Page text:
But down here in North Florida…. ah…. that's another, much more encouraging story.
Personally, I didn't even know what a groundhog was until I went driving around on the back roads in the northeast one spring. Groundhogs have many admirable qualities, but grace and speed are not among them, and we were highly entertained by their efforts to get off the pavement as we would round a corner and approach them.
Down here in northern Florida, deciding when it's finally spring is a matter of waiting for the last freeze. After a week of cloudy, rainy, 40ish weather, it's warming up, and the brave are putting the plants they brought in back outside, hopefully for good. The signs that spring are on the way are subtle, but they're there if you look for them.
The first thing that starts growing down here is the ground cover. A bright green fuzz of clover and other ground cover plants sprout up in open areas – you have to be careful driving at night this time of year because the deer come out of the woods and graze the new growth on the road shoulders after dusk and before dawn. They're just a briefly glimpsed blur as you drive along, and most of them don't even look up as you pass.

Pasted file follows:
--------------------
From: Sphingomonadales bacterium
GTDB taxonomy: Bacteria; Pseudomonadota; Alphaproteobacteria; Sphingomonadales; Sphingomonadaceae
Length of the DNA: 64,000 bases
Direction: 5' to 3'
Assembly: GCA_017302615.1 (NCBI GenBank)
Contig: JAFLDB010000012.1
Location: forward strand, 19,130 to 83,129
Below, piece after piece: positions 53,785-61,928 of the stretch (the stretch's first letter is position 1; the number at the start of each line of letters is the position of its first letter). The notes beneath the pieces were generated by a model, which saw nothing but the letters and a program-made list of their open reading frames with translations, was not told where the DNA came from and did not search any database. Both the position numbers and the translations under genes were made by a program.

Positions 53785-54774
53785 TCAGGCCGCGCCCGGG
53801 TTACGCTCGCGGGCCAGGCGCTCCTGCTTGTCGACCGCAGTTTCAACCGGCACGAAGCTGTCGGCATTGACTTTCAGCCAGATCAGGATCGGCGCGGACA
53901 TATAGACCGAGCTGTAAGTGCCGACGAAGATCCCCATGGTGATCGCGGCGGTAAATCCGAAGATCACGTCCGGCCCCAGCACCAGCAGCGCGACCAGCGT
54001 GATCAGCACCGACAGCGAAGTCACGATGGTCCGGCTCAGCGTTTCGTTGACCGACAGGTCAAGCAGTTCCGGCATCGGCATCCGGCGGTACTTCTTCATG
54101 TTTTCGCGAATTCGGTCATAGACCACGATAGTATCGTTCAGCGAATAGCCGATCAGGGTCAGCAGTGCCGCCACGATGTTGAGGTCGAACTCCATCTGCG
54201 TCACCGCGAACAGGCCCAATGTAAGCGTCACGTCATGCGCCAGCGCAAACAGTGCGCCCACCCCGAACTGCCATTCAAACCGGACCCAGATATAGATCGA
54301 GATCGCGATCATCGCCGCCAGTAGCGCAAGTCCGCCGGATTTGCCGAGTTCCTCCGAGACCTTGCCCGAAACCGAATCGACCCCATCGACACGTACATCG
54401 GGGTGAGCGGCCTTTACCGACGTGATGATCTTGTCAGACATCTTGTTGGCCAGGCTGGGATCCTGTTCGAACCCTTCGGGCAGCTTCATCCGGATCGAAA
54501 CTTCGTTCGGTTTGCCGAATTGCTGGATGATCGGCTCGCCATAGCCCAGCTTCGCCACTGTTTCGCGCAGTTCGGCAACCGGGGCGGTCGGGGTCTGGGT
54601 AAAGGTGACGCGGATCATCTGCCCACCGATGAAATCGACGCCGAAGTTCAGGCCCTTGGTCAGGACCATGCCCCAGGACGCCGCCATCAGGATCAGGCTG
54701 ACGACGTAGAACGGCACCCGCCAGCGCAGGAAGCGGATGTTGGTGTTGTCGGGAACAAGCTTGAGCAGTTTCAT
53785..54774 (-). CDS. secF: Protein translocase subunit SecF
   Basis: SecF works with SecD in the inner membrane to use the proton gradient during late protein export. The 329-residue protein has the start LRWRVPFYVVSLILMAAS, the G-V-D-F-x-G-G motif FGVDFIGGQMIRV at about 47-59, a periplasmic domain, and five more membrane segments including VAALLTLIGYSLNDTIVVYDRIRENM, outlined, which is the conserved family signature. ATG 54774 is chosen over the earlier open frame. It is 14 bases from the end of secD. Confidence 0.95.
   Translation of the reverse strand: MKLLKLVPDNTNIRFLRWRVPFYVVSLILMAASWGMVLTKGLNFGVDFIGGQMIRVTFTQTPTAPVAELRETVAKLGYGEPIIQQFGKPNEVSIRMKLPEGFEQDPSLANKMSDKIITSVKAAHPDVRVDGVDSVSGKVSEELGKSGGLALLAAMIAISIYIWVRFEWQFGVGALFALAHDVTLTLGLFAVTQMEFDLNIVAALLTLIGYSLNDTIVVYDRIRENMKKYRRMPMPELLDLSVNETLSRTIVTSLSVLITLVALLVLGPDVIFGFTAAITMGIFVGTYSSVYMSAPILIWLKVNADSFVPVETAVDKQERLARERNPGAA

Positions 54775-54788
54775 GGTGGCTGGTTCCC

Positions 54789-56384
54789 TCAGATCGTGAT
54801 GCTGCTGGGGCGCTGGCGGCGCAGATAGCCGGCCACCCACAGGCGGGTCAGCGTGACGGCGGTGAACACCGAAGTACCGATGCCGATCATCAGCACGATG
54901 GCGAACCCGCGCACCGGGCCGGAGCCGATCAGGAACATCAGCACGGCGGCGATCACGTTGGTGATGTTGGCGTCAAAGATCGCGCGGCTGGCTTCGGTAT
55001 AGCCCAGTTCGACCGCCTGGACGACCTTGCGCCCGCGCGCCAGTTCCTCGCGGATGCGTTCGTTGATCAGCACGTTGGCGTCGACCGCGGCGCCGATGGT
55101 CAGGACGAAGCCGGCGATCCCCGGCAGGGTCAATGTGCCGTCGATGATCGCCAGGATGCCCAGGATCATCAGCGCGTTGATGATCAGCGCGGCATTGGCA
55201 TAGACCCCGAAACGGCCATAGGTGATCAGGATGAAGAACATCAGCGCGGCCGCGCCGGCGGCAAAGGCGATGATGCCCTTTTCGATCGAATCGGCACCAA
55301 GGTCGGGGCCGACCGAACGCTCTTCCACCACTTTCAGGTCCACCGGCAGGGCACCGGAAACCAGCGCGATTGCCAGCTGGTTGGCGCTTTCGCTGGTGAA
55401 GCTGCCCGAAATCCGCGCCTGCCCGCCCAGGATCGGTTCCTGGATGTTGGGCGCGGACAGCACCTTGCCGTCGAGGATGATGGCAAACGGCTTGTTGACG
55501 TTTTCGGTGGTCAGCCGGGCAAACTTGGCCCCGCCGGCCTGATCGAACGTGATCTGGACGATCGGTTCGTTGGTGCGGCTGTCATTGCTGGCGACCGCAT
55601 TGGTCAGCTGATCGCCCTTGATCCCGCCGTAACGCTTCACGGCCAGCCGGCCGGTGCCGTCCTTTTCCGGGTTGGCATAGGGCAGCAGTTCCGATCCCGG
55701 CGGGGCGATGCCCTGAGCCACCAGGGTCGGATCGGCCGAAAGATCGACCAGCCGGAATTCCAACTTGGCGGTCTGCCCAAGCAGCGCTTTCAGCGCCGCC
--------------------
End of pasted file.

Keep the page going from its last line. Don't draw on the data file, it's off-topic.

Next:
Here's a look at a few tiny flowers emerging in this ground cover around the house where I am driveway camping. The purplish thing is something in the oxalis family, probably non-native but still all over the place here. The yellow looks like a dandelion, but i think it's more of a thistle family thing. The real dandelions aren't out yet.
And the azaleas are showing definite signs of their coming display- the yellowish, oblong terminal buds are clearly visible if you look in the nondescript green foliage. In a few weeks the azaleas and dogwoods and redbuds will all be out, and you won't have to go poking around looking for signs of spring – they'll be on full display.
Two years ago I followed the redbuds north. they were out here when I left in February, and blooming again in the Texas hill country later in February/early March, and then I saw them blooming again when I got out to New Mexico in April. We had redbuds for two or three months because of our strategy of following spring north and uphill.
Here's hoping that you'll see a few signs of spring in your neck of the woods – soon, hopefully. Spring is a sign to me that it's time to hit the road again for my annual migration north and west, leaving Florida until the following winter. The flowers arestarting to come out around me as I sit here, I'm itching to get back on that long trail.
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